Published on: February 2, 2011by Kevin Coupe
Two interesting news notes that are eye-opening in terms of the cultural and technological shifts that are affecting us all ... even if we don’t know it.
• According to eWeek, Amazon.com says that it is selling more Kindle e-books than it is paperback books - 115 e-books for every 100 paperbacks. The news comes six months after Amazon said it was selling more e-books than it was hardcover books.
And here’s the kicker: eWeek also notes that “research firm Gartner estimates that e-reader sales will increase 68.3 percent in 2011, to more than 11 million units.”
Which means that considerable growth - not just in the Kindle, but in all of its competitors - remains.
• The other story is from the Wall Street Journal and seems almost unfathomable:
“The Internet is about to run out of new addresses, a milestone that is spurring Web giants like Facebook Inc. and Google Inc. to develop new versions of their sites and prompting carriers like AT&T Inc. and others to upgrade networks.
“This week, the organization that oversees Internet addresses is expected to dole out its last batch of existing Internet protocol addresses, a step akin to telephone companies running out of numbers to give customers.”
The Journal writes that “Internet protocol addresses are numerical labels that direct online traffic to the right location, similar to the way a letter makes its way through the postal system. Such routing is generally invisible to users—when they type in www.facebook.com, for instance, they are actually connected to a computer located at the numerical address 22.214.171.124. It is those numbers that are in dwindling supply.
“While there is a new Internet addressing system ready to go that greatly expands the number of addresses, it isn't compatible with the existing system. So in June, Google, Facebook, Yahoo Inc. and others will switch over to the new addresses for one day in the first wide-scale test of the new network, dubbed IP version six, or IPv6.”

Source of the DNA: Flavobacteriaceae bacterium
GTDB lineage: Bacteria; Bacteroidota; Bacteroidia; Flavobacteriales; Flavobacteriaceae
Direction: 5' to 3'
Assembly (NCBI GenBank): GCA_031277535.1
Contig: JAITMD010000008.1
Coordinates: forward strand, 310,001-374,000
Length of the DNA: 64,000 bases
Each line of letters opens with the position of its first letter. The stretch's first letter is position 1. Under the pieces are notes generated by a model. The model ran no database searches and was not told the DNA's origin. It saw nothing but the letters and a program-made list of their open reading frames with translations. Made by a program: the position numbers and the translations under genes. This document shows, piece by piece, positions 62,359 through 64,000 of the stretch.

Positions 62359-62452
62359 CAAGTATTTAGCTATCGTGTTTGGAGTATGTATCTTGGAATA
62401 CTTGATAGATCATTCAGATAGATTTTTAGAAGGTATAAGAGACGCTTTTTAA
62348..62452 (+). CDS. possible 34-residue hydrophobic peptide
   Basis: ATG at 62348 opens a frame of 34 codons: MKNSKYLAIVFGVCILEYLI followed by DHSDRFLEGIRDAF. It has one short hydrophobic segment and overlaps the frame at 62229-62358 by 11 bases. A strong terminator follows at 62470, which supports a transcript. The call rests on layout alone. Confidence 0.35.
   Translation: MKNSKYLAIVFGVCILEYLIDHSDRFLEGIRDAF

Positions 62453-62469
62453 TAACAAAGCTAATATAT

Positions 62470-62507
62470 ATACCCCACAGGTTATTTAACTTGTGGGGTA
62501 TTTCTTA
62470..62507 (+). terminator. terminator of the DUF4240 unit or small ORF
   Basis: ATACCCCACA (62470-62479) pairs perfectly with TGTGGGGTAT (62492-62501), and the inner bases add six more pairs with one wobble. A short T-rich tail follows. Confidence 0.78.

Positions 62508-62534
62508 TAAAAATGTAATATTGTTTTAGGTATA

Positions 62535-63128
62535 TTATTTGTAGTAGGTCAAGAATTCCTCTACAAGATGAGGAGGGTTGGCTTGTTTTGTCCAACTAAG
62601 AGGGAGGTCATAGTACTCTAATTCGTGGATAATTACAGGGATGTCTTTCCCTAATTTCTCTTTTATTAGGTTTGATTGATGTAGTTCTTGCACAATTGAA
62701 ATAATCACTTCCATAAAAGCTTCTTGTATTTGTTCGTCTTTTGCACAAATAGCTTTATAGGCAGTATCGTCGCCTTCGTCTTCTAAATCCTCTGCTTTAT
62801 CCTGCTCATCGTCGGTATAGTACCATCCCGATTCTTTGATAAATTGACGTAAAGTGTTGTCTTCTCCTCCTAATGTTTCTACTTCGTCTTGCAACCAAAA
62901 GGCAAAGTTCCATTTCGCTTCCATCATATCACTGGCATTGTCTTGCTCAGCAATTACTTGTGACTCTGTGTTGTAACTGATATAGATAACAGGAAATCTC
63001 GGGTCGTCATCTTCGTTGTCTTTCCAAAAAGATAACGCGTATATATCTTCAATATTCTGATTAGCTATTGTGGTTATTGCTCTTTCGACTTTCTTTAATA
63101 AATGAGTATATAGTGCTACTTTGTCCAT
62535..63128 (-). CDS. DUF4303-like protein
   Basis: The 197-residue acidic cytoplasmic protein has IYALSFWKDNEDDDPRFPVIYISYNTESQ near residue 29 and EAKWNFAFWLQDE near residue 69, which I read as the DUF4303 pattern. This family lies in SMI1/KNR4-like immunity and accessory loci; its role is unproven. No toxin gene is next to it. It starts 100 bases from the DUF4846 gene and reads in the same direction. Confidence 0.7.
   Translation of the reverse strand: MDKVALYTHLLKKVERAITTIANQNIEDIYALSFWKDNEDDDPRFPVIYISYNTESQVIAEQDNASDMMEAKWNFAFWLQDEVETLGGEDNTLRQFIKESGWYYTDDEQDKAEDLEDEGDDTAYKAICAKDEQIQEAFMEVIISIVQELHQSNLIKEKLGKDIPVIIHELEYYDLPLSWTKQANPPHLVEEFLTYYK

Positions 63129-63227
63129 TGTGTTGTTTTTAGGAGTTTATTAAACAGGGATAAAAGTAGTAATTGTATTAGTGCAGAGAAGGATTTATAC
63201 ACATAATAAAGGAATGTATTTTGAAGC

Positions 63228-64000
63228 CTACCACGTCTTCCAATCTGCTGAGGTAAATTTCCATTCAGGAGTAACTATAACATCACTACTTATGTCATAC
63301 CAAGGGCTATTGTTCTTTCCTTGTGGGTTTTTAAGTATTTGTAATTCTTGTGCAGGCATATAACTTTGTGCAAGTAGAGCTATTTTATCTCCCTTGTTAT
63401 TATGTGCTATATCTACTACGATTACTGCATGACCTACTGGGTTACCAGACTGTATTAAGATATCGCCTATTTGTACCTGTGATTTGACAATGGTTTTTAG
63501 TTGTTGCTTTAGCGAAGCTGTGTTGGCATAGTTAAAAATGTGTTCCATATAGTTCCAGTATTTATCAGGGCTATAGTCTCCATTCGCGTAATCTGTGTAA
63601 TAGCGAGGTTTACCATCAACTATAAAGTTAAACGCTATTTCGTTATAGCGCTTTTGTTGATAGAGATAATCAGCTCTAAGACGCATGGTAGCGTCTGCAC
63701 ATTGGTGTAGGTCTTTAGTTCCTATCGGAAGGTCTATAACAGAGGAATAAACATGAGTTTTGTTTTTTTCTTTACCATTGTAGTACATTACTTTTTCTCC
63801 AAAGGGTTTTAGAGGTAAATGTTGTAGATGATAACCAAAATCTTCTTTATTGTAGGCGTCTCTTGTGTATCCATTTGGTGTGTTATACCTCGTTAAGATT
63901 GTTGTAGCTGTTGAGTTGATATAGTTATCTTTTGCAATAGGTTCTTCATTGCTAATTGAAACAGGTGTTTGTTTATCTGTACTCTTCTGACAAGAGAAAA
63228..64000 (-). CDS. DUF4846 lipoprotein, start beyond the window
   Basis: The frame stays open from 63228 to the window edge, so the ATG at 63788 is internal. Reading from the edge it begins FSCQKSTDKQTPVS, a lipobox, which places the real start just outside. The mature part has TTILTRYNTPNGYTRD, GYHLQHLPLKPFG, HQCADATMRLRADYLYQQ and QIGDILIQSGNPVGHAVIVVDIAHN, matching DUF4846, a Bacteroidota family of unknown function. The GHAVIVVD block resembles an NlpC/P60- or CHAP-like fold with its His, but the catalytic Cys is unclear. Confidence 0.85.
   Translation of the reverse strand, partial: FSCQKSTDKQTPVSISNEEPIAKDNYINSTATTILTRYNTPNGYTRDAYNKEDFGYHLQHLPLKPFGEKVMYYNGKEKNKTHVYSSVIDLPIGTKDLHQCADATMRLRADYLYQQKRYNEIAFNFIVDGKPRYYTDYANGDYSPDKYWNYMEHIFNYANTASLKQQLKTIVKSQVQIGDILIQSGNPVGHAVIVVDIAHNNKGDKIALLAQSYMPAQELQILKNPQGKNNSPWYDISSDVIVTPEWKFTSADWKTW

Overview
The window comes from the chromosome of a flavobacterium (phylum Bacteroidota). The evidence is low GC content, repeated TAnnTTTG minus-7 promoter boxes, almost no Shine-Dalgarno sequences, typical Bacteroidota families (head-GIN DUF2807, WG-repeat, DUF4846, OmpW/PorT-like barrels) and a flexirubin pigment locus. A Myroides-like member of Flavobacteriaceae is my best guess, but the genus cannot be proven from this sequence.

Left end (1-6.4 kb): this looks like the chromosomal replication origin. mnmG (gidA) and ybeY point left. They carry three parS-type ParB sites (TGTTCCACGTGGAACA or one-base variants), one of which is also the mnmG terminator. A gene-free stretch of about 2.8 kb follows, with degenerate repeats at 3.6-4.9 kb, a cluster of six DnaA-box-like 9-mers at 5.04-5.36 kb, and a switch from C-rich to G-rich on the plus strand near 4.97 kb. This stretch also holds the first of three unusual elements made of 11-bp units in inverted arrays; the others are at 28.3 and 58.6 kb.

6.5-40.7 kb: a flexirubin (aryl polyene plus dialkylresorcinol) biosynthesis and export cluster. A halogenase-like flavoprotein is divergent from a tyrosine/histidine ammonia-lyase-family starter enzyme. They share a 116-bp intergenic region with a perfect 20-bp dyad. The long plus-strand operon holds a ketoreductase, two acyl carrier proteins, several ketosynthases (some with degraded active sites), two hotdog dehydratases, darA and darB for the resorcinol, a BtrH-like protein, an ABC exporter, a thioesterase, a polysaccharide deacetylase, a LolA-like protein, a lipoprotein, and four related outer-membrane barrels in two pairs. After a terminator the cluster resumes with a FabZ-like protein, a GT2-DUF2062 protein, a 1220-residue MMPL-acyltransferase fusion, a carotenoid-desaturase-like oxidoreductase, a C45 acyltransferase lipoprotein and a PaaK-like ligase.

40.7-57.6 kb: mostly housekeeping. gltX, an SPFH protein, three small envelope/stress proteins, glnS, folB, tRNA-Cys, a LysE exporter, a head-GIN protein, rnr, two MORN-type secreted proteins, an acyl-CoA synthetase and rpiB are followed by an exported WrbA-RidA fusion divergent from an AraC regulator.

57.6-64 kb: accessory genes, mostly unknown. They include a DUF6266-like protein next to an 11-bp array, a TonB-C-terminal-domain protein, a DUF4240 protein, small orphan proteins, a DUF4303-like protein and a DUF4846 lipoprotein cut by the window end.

A permanent shift to the new network, the Journal reports, which is akin to the move to 10-digit telephone numbers, “is necessary because of a quirk in the way the Internet is designed. The Web is made up of networking equipment like routers and servers that decode electronic signals using an addressing system developed more than 30 years ago.”
It is not as if the web is in danger of collapsing from its own weight ... but it is a reflection of precisely how enormous the internet - which many of us take for granted - has become, and how fast.
These stories paint an unmistakable picture of a cultural and technological shift with profound implications for how consumers shop, how people sell, and the very nature of ongoing communications between buyers and sellers. And if you’re not paying attention, trying to figure out how to keep up, then you really are operating with your eyes closed.
- KC's View: